Complaint Letters by Literary Masters

Let’s face it: life can be irritating, even if you’re deep, thoughtful and just finished writing a masterpiece in spite of your downstairs neighbor’s stereo.  In this golden age of complaining, what would classic authors tackle next after “The End?”

Complaint Letters by Literary Masters

Herman Melville:

“Call me pissed. Some days ago, although it feels like years, I emptied the little money in my purse to your representative in the assurance I would have cable TV. I am growing grim about the mouth because it’s nearly time for Shark Week and I have no cable TV! I would have more luck launching a TV antenna toward a whale than actually seeing one of your technicians pull up the driveway.”

Complaint Letters by Literary Masters

Dorothy Parker:

@GenericSubShop Your subs are aptly named; I wouldn’t eat one again but I wouldn’t mind it going down.

Complaint Letters by Literary Masters

Ayn Rand:

“Who is Draconian Airlines? My recent flight was way too generous in terms of space. Why, the person next to me had nearly six square inches to himself and still managed to complain. You can’t possibly be making a profit on this, you should consider squeezing the seats together so more can fit on the plane, and quit offering such luxuries as food or entertainment. If I may be constructively critical, however, I would request you not fly during the twilight hours. I hate the twilight.”

130_eapoe

Edgar Allan Poe:

“To the cur who lives beneath me: turn down your stereo, especially in the evening hours. The bass pounds my living quarters so loudly, it’s as if I harbor a giant, beating heart under the floorboards every night. Do this, and I will instruct my raven to stop stealing your mail, although I must say he now has a fondness for your Victoria’s Secret catalogues.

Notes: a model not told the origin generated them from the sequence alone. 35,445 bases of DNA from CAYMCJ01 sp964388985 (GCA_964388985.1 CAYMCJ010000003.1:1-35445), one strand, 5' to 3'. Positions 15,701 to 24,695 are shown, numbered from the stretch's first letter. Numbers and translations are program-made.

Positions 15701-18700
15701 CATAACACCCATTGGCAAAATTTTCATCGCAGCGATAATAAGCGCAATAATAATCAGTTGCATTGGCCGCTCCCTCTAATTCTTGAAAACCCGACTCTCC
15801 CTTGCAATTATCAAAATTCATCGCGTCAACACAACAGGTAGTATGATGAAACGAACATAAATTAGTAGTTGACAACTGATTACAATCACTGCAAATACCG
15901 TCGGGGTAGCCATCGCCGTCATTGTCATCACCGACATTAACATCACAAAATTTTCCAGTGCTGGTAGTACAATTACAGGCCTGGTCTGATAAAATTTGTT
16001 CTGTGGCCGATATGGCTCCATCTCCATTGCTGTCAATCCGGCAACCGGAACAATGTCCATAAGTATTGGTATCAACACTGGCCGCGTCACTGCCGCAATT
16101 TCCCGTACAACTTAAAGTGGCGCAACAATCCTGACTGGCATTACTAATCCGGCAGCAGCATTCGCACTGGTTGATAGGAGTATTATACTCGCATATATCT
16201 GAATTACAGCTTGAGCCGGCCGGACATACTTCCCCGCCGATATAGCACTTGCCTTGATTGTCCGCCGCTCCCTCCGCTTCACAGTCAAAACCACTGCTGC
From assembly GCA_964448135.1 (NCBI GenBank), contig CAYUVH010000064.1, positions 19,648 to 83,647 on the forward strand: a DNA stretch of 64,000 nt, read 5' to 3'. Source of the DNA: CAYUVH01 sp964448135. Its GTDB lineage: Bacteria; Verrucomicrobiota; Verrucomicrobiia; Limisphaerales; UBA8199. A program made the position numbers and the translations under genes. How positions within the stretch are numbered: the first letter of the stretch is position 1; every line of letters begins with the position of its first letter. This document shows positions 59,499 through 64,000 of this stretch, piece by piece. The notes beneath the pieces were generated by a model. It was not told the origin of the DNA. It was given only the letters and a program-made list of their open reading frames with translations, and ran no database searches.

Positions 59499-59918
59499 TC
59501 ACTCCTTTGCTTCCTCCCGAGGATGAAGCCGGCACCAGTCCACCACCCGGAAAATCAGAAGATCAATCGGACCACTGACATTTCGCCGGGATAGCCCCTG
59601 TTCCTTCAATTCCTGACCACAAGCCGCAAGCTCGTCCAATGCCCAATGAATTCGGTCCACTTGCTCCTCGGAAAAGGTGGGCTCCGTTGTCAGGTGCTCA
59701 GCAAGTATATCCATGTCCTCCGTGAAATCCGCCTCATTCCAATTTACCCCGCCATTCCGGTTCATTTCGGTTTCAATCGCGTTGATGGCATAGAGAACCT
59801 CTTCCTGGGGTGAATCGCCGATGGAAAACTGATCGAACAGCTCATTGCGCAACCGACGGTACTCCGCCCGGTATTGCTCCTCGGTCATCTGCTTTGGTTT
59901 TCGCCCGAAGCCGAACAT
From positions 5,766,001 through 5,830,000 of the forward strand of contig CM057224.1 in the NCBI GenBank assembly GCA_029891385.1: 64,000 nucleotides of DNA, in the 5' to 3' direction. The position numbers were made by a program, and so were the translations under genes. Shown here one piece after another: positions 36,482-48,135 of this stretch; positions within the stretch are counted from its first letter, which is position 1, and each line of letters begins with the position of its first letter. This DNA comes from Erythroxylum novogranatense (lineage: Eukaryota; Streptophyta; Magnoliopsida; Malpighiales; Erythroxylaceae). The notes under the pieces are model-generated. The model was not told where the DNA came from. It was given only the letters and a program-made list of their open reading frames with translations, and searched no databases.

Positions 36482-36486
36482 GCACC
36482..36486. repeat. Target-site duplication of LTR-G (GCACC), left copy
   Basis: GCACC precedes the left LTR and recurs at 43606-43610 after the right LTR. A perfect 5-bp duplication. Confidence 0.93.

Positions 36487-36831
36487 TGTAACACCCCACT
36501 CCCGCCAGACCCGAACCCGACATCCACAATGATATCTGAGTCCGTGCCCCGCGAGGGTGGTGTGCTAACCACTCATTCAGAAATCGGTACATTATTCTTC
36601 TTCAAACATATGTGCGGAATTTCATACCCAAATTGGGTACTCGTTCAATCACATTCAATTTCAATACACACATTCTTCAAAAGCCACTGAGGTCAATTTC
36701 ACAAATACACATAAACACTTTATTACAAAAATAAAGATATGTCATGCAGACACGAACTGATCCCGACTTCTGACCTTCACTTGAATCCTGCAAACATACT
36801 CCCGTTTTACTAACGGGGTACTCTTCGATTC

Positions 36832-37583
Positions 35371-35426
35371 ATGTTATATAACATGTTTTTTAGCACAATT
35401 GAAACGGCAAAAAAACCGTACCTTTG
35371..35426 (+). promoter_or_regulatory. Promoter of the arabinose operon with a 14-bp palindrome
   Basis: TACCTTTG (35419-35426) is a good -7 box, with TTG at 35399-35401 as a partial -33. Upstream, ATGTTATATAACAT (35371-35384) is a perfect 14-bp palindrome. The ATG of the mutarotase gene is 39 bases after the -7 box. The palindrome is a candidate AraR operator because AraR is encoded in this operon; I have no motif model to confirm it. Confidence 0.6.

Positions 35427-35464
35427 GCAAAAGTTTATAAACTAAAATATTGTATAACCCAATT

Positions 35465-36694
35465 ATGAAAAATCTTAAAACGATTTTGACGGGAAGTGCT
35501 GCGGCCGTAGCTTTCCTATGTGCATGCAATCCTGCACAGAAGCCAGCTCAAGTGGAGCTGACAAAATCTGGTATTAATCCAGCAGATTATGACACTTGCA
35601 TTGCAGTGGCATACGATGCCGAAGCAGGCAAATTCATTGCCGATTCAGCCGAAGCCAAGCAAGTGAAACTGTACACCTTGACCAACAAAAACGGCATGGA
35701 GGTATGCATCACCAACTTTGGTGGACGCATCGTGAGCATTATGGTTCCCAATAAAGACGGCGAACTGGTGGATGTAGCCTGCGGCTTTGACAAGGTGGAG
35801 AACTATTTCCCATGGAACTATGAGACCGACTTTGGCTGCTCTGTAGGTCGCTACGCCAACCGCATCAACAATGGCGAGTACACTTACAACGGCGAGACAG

MTE1ODA0OTcxNTQ2ODcxMzA5

Jane Austen:

“Facebook, I have not the pleasure of understanding you. There is no sense or sensibility to my newsfeed. How can I match my friends to suitable hook-ups when they keep appearing and disappearing on my Wall? Also, someone named Darcy keeps poking me. “

hawthorne_pic

Nathaniel Hawthorne:

“Dear Contractor: I must insist you return to fix this abode immediately! Houses should have seven gables, not sixteen. Currently my residence looks like a gathering of tall men in amusing hats, not the serious and sober place it should be. Knock off some of these gables or I shall make you wear a large, red letter “A,” arseface.”

Washington-Irving-yng2-3800gty

Washington Irving:

“Your inattentive employee mistakenly presented me with decaf coffee this morning, making this a very sleepy hollow indeed! When I ride my horse through your drive-thru, I expect to receive a fully caffeinated beverage. Why, I’d lose my head without my morning java.”

Agatha_Christie[1]

Agatha Christie:

“Attention, postmaster: Where did my package go? It is a mystery. I ordered three items to be delivered, and then there were none. Orient yourself to the Express service!”

r-JOHN-STEINBECK-large570

John Steinbeck:

“I am highly disappointed with your wine, which I paired with a roguish dish of flat tortillas. The merlot was not robust or powerful! These are not the grapes of wrath, they were grapes that were only mildly inconvenienced.”

***

Love these Complaint Letters by Literary Masters? Read more from Beth at her site, Plaid Earthworm!


AROUND THE INTERWEBS


Share This

About the author

Beth Bartlett

Beth Bartlett is a shameless book nerd and pop culture geek. Drop by www.plaidearthworm.com, but don’t sit on the end; that’s her spot.

View all articles by Beth Bartlett

Leave a Reply

Your email address will not be published. Required fields are marked *